Most people who regularly wear contacts have been there – it’s the end of the day, you have something in your eye, or any number of other reasons and you have to take your contact lenses out. And, of course you don’t have any solution. A common response to this dilemma is to store or rinse your contact lenses in tap water.
Unfortunately, storing or rinsing your contacts in tap water can do more harm than good. In most areas tap water is purified, but that isn’t enough. Contact solution is specially designed to clean and disinfect your lenses. Tap water doesn’t share the disinfectant properties of contact solutions. In fact, tap water allows bacteria and harmful pathogens to form on your contacts.
UPMC Eye Center expert, Deepinder K. Dhaliwal, MD, L.Ac, has researched the effects of tap water on the eyes for the last few years. Her research has found that the pathogens in tap water have the potential to cause a sight-threatening parasitic eye infection called Acanthamoeba keratitis.
Signs and symptoms of eye infection include eye pain, redness, and blurry vision.
One of the biggest issues that Dr. Dhaliwal discovered during her research is that on the solution box most companies suggest rinsing gas-permeable contact lenses and cases with non-sterile tap water. These written instructions can create confusion for contact lens wearers and result in infections.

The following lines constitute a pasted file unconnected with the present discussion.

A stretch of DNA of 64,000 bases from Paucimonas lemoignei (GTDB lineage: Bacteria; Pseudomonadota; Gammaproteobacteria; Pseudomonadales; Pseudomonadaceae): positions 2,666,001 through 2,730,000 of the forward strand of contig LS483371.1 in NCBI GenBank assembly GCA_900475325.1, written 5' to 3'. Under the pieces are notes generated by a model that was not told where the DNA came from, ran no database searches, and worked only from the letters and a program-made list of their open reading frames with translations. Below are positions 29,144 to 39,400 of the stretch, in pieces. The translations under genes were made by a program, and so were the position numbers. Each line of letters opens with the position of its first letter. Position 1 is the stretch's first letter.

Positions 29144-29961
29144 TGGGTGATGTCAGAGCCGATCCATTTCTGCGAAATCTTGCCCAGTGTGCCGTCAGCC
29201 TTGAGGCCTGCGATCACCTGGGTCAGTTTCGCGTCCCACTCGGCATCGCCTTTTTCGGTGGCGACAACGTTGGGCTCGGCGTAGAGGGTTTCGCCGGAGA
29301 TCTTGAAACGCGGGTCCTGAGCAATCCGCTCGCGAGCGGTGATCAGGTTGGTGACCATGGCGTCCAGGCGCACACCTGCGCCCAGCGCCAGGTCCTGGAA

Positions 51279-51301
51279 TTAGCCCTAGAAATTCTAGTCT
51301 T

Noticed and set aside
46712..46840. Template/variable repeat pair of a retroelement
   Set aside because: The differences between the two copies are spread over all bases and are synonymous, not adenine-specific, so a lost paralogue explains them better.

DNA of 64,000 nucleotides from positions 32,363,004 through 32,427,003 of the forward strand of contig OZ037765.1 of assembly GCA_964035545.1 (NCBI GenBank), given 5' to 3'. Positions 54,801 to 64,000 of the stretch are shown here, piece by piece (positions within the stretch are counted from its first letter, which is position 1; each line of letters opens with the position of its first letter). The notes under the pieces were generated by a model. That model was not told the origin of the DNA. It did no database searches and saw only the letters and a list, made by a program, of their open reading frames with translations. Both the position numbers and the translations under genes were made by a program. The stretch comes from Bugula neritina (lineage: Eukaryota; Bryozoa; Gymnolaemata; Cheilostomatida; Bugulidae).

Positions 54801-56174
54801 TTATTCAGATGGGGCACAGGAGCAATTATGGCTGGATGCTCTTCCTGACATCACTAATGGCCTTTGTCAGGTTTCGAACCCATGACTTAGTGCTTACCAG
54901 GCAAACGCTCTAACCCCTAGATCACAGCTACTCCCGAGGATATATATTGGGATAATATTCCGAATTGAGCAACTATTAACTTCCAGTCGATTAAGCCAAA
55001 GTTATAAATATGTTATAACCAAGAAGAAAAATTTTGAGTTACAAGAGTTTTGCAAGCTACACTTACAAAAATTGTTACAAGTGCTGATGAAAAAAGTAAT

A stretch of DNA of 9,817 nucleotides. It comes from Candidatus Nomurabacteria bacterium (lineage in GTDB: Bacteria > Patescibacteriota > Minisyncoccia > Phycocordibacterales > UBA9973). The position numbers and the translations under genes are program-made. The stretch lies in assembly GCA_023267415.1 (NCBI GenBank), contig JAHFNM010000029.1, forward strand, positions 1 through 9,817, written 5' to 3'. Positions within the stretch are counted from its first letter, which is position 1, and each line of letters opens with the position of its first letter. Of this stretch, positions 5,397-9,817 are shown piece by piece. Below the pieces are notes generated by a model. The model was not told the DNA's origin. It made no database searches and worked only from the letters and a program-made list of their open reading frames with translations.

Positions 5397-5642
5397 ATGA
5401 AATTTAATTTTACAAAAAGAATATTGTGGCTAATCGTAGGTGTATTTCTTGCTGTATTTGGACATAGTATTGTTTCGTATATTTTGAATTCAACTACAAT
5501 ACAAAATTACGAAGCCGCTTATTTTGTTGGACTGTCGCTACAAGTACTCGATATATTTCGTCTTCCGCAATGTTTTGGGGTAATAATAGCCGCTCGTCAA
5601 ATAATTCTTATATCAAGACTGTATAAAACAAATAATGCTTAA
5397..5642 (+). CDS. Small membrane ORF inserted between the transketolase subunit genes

Additionally, Dr. Dhaliwal adds that contact lens wearers often think they are doing the right thing by occasionally rinsing their contact cases out with tap water. In fact, this also can lead to harmful microbes being transferred onto the lenses. Instead of rinsing out your cases with tap water Dr. Dhaliwal recommends rinsing with contact lens solution and regularly replacing them.
Proper Contact Hygiene
One of the best ways to avoid potential eye infections is proper lens hygiene. Dr. Dhaliwal recommends:
- Regularly replacing lens cases
- Wash and dry hands before managing the lenses
- Using fresh solution to clean, rinse, and store contacts
- Removing lenses before swimming and showering
- Using a solution recommended by your doctor
- Never rinsing or storing contacts with tap water
Without proper hygiene you can run an increased risk of developing eye infections and even ulcers that can leave you unable to wear contacts for significant periods of time.